Hot enough for you this summer? Because it’s going to get hotter, and I’m not referring to our increasingly debased electoral rhetoric.
As a post to Science Matters emphasizes, climate change is not a prediction. It’s here. Even scientists who were previously skeptical (and there weren’t many) are now convinced that the earth is warming even more rapidly than previously expected, and that human activity is a large generator of that warming.
Let’s ignore every other issue dividing Americans–what to do about the economy, about Syria and Iran, about the various “wars”–on women, on the GLBT community, on drugs…you name it. In a very real sense, arguments over those issues are equivalent to arguments about how to arrange the deck chairs on the Titanic. If there is one issue of global life-and-death importance, it’s climate change.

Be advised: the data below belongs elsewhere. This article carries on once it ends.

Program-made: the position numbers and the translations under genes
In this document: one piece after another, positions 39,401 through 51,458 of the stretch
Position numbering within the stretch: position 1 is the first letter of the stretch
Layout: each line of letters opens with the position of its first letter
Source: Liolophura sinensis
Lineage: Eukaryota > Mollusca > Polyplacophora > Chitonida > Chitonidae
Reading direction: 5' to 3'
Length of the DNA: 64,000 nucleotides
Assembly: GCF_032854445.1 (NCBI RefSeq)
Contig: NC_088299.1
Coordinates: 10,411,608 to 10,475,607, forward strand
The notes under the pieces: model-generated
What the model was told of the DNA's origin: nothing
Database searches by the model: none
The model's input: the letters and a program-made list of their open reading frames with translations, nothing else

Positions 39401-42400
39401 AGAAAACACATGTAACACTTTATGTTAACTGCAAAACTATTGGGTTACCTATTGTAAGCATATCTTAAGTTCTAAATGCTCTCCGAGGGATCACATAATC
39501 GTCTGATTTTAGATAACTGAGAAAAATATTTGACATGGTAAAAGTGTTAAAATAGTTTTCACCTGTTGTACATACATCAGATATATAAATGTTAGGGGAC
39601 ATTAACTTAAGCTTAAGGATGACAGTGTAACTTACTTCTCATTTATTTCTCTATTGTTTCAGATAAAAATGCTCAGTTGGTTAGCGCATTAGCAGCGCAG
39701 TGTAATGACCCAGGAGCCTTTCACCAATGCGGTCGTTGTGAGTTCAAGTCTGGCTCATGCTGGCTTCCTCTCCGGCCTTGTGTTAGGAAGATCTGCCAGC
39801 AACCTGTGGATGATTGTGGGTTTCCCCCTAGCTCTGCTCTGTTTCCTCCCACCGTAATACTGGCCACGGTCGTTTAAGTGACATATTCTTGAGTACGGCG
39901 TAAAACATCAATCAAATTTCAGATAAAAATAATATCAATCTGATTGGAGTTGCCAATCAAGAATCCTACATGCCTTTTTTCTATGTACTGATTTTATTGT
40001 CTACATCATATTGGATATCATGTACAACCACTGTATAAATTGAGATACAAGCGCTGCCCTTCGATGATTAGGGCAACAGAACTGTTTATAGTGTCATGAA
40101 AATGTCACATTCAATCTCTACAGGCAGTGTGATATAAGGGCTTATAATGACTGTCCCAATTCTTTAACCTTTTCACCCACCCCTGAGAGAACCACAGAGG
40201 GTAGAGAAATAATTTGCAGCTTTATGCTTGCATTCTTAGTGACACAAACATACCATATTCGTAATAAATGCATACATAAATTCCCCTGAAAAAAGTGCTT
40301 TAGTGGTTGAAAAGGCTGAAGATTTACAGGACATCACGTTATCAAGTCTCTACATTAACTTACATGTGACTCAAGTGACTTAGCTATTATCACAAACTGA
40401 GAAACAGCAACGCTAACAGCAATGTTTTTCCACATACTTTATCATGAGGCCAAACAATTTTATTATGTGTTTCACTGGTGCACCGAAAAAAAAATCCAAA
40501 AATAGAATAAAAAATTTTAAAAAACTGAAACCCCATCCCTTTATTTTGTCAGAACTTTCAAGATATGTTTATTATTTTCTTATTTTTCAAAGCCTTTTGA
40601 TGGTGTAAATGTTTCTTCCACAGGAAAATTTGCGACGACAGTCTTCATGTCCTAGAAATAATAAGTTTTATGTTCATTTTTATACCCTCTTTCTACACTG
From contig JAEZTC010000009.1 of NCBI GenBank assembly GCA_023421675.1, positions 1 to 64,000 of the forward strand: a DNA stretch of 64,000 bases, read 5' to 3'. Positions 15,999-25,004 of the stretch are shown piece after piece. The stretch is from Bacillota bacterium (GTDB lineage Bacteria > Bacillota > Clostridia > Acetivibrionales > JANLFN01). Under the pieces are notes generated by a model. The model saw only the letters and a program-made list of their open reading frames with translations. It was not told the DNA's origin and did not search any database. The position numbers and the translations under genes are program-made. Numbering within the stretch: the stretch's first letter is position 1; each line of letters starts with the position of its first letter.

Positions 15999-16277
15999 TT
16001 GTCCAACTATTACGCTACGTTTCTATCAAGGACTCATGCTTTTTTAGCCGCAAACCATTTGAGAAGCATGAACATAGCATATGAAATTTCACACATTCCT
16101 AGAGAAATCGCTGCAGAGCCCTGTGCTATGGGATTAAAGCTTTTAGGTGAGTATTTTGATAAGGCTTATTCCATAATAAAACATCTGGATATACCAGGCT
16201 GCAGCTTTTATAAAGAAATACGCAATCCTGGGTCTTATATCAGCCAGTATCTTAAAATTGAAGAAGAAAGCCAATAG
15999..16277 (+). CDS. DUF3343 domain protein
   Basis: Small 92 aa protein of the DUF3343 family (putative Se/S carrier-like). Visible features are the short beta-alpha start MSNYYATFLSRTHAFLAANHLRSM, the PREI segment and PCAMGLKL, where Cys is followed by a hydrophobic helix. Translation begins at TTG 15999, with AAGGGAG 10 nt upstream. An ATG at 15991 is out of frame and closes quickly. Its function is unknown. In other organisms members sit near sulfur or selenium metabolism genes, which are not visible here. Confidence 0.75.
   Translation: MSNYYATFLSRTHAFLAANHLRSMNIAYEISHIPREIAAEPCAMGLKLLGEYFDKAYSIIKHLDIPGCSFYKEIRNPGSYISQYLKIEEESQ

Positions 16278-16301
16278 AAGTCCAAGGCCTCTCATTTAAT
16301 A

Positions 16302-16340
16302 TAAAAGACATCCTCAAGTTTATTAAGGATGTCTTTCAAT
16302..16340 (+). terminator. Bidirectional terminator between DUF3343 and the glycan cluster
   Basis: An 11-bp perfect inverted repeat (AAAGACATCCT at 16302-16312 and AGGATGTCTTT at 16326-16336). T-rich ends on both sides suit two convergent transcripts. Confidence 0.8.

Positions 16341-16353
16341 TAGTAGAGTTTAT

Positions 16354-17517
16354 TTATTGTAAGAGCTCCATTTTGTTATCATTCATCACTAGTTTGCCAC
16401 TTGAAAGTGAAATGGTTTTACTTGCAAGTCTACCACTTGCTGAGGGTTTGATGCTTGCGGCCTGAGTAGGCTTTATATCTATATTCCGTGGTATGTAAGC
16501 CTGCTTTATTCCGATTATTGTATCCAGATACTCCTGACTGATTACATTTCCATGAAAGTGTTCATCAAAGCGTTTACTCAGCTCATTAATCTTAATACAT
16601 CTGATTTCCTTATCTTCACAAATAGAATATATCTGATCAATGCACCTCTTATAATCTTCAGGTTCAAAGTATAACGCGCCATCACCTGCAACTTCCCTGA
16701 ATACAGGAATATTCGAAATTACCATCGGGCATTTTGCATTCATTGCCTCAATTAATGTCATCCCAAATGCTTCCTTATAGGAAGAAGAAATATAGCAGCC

And on that issue, the parties could not be further apart.
The science–and the scientific consensus–is overwhelming; we face a truly unprecedented global threat. The Democrats haven’t exactly covered themselves with glory, but they have acknowledged the threat and the urgency of addressing it. Most Republicans, on the other hand, continue to deny the science and reject the reality of climate change. (I suppose that shouldn’t surprise us; they also reject evolution.) Mitt Romney is now parroting the GOP’s standard climate change denial, and Paul Ryan, his running mate, is a climate-change-denying conspiracy theorist.
I’m not a believer in single-issue voting, but I’m not a big fan of committing slow suicide, either. If there was ever a single issue worth embracing, this is it.